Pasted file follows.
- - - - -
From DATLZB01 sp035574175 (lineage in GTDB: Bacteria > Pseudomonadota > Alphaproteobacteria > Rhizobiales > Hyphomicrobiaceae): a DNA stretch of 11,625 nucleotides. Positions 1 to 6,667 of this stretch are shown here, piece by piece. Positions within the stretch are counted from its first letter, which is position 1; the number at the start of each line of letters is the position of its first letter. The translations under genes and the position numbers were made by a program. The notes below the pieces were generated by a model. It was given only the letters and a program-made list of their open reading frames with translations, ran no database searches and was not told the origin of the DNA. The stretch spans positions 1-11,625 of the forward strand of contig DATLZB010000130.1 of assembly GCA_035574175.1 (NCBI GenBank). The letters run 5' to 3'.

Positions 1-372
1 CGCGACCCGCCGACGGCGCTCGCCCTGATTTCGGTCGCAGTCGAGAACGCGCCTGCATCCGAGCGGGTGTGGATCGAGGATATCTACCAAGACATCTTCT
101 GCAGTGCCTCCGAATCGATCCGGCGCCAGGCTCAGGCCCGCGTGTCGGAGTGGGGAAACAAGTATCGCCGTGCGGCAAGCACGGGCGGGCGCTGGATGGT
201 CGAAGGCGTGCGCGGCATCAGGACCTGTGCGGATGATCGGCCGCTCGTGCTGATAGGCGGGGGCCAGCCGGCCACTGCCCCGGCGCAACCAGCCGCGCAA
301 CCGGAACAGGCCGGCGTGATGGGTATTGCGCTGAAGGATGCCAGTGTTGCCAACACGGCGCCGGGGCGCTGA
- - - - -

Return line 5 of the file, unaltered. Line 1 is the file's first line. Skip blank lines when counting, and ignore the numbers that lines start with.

201 CGAAGGCGTGCGCGGCATCAGGACCTGTGCGGATGATCGGCCGCTCGTGCTGATAGGCGGGGGCCAGCCGGCCACTGCCCCGGCGCAACCAGCCGCGCAA